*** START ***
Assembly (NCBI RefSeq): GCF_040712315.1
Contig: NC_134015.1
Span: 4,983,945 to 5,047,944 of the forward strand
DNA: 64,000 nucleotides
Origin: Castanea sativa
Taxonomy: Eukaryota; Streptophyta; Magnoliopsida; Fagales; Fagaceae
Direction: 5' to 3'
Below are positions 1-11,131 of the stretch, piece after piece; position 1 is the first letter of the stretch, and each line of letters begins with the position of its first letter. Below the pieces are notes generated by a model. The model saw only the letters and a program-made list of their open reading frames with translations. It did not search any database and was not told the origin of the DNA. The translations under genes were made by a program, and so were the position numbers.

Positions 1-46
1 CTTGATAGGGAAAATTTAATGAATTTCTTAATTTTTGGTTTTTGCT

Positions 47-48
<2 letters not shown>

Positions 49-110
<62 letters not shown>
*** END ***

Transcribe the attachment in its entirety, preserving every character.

Assembly (NCBI RefSeq): GCF_040712315.1
Contig: NC_134015.1
Span: 4,983,945 to 5,047,944 of the forward strand
DNA: 64,000 nucleotides
Origin: Castanea sativa
Taxonomy: Eukaryota; Streptophyta; Magnoliopsida; Fagales; Fagaceae
Direction: 5' to 3'
Below are positions 1-11,131 of the stretch, piece after piece; position 1 is the first letter of the stretch, and each line of letters begins with the position of its first letter. Below the pieces are notes generated by a model. The model saw only the letters and a program-made list of their open reading frames with translations. It did not search any database and was not told the origin of the DNA. The translations under genes were made by a program, and so were the position numbers.

Positions 1-46
1 CTTGATAGGGAAAATTTAATGAATTTCTTAATTTTTGGTTTTTGCT

Positions 47-48
<2 letters not shown>

Positions 49-110
<62 letters not shown>